Some recommended physical health activities include:

  • Water exercises, swimming, and fast walking
  • Climbing stairs, lifting and carrying weights, even light ones
  • Balancing on one foot (with a chair or rail nearby)
  • Yoga and other stretching exercises

Walking, gardening, or hanging the wash can serve as healthy activities.

Physical activity will improve sleep, which is important for health at any age, from young to older. As people age, they tend to sleep less, but getting a good night’s sleep will help your mental and physical health tremendously.

How important is what I eat?

Australia’s health advisors are consistent in recommendations for healthy eating. It’s nothing but common sense. However, AIHW’s report on ageing in Australia found that 7 in 10 older people are overweight or obese.

Health guidelines for older Australians advise them to drink six to eight cups of fluid a day. Water is preferred, but tea can also count. Don’t substitute sugared drinks for healthy hydration.

Eat appropriate portions of the five main food groups for daily meals. These are fruit, vegetables, protein (meat, fish, vegetable protein), cereals, and dairy.

If you’re concerned about excess weight, consult your dietitian or GP for guidance. You may find that you can choose protein, fruits, and vegetables over biscuits or pastries and lose the weight quickly. Australian health guidelines advise you may consume two drinks of alcohol safely a day, but alcohol doesn’t add nutrition. It does offer extra calories.

Above all, eat mindfully. Don’t eat while watching television and consider your food’s appearance, taste, and texture while you eat.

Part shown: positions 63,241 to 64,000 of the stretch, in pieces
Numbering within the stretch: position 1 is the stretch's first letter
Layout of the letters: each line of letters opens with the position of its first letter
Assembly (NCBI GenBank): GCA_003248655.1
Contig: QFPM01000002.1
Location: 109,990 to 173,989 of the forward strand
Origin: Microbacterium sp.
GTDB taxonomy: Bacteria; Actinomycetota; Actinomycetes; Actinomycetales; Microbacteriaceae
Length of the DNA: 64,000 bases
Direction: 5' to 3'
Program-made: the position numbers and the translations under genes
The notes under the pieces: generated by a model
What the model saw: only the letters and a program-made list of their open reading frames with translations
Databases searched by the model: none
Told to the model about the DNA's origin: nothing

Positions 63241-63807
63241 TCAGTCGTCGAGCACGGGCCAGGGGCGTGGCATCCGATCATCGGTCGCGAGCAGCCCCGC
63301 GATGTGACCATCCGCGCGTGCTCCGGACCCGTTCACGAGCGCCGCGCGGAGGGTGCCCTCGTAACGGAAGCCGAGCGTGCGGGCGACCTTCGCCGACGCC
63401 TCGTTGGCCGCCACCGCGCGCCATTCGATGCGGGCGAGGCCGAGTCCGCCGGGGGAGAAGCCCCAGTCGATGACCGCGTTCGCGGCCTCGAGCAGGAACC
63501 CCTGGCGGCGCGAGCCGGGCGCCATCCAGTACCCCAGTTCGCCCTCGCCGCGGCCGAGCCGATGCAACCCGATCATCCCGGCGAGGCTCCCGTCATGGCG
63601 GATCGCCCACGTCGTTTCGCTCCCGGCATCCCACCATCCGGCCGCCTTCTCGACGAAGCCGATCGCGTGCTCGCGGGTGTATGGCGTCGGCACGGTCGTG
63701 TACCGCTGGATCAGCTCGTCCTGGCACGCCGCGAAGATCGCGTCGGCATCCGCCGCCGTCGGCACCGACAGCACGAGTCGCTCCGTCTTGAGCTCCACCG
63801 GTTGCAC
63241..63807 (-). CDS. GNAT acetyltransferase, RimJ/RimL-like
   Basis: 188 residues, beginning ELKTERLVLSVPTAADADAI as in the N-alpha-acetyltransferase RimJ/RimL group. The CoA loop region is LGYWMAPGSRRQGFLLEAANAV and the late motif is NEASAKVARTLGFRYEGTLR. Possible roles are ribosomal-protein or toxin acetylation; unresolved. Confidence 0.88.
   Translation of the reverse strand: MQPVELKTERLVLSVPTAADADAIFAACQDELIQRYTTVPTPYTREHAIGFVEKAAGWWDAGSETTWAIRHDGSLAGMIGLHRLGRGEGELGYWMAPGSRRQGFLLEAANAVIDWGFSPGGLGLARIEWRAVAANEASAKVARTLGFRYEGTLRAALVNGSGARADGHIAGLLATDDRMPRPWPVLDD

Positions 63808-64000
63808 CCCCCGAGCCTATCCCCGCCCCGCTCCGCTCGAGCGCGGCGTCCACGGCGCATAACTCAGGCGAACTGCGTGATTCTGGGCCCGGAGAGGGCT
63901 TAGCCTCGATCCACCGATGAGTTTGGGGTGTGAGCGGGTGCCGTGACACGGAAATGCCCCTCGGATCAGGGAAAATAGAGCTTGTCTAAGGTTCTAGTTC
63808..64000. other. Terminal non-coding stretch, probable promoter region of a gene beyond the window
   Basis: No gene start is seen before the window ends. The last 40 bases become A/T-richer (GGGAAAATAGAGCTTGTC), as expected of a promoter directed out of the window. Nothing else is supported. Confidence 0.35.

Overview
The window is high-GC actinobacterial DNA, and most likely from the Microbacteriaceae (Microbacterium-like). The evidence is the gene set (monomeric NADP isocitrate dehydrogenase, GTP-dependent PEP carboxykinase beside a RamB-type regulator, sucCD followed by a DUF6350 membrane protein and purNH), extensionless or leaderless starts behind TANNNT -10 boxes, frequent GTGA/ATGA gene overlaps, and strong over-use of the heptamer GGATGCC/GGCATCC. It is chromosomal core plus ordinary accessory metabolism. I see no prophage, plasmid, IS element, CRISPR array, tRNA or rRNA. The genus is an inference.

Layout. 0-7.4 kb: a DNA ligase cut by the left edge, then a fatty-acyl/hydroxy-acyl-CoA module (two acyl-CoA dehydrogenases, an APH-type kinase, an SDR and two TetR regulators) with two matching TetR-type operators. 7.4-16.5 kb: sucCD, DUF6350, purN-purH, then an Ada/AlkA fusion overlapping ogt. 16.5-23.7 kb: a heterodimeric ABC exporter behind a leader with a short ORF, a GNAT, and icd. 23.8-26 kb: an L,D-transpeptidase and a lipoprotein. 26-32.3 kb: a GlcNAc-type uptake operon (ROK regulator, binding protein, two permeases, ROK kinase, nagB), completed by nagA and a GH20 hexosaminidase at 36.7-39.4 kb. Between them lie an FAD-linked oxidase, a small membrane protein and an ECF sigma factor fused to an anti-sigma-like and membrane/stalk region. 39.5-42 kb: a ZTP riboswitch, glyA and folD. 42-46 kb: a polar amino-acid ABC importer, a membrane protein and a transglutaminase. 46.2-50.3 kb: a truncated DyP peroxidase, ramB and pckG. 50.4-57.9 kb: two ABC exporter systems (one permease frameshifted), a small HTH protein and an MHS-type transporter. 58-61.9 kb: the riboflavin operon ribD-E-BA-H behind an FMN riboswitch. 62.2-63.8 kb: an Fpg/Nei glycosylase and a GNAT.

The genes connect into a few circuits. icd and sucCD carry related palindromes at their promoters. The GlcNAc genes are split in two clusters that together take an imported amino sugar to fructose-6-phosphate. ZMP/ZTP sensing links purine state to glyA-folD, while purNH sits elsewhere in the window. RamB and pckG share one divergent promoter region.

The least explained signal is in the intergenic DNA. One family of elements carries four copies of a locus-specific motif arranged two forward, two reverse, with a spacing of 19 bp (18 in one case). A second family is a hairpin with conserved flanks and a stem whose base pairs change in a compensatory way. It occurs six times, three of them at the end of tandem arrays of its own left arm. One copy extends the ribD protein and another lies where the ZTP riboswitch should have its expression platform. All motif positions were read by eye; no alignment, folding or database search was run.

Why is a healthy and safe environment so important?

The environment we live in impacts our health. Your home should not only be safe and protect against falls, it should also be cheerful and pleasant.

Your environment also extends beyond your home and into your neighbourhood and community. Feeling at home and comfortable in your surroundings will help to keep you active, involved, and healthy.

A checklist for ageing in good health

Some people may focus more on physical fitness, while others may prefer to eat well or maintain a lovely and safe home environment. All of these will support healthy ageing, and home care services can support them all.

We’ve put together a simple checklist focusing on the dimensions of healthy ageing.

To continue to age with good health, grace, and happiness, 365 Care advises that you focus on:

  • A healthy social life: avoid isolation and reach out if you’re becoming lonely.
  • Continue to be physically active: learn simple ways you can keep moving throughout the day.
  • Eat well: find healthy foods that appeal to you and make changes if necessary.
  • Home environment: maintain a healthy, safe, pleasant home environment.

365 Care can support all of these healthy ageing strategies for you or your loved one who is growing older.